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Author Topic: Astronomer Unearths Evidence of Scientific Africa  (Read 7850 times)
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« on: April 04, 2006, 07:58:52 PM »

Astronomer Unearths Evidence of Scientific Tradition in Africa

Thebe Medupe, a rising star in South Africa's astronomy community, hopes his work will attract other young blacks into science and technology.

Part of apartheid involved destroying people's aspirations," says Thebe Medupe, a South African astronomer. "Imagine being a black child and all the time reading about other peoples' histories and other peoples' way of doing things. You start having doubts about whether you played any role in human history."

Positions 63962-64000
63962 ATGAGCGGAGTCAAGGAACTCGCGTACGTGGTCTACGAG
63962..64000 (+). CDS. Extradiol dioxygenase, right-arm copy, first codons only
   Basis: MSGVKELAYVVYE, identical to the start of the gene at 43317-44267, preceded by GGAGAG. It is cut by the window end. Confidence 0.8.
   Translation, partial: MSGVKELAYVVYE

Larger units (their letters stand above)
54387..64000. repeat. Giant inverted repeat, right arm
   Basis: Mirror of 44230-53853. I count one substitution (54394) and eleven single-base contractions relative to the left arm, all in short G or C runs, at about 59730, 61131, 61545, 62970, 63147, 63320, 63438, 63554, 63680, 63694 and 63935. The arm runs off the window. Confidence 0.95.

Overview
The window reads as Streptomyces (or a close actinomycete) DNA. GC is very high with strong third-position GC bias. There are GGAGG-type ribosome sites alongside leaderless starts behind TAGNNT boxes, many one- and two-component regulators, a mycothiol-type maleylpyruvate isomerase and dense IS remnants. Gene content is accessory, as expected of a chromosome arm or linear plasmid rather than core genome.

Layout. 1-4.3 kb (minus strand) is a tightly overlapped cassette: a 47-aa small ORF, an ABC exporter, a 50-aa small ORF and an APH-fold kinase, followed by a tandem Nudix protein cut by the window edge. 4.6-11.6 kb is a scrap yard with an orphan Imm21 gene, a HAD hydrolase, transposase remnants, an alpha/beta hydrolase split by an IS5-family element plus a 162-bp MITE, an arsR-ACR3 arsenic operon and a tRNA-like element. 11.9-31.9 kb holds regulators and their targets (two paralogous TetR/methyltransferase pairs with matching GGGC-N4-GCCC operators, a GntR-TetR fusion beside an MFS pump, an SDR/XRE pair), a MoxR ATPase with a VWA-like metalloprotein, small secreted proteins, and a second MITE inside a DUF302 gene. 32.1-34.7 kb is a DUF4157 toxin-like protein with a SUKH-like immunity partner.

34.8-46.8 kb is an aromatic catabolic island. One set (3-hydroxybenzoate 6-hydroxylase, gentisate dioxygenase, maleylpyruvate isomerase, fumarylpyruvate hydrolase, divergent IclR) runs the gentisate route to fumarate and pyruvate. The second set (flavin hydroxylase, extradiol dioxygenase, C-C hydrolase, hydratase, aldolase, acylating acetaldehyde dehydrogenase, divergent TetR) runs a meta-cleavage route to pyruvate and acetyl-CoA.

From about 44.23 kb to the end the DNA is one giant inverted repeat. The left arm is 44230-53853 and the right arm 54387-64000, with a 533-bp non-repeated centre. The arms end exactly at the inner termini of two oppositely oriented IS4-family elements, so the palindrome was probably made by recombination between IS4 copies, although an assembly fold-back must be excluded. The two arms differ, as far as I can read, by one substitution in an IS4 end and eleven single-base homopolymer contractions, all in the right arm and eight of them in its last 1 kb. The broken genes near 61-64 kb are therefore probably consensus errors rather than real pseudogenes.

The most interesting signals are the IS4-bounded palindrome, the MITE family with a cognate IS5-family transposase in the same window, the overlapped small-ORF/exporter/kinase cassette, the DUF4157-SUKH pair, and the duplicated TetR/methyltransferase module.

Medupe grew up in a rural village in northwest South Africa. When he was 13, he built a telescope. "I remember the first night I pointed the telescope toward the Moon," he says. "It was amazing to see the craters, the valleys, and the mountains. Since that time I knew that my career was going to be in astronomy."

Today, Medupe, 32, who earned a PhD in physics at the University of Cape Town, is a researcher at the South African Astronomical Observatory. On top of his research on variable stars, Medupe explores cultural astronomy and historical scientific activity in Africa. In the 2003 documentary film Cosmic Africa, Medupe visits indigenous peoples across the continent to learn about the form and significance that astronomy takes in their cultures. His latest project involves scouring ancient manuscripts from Timbuktu, Mali, for references to science and math.

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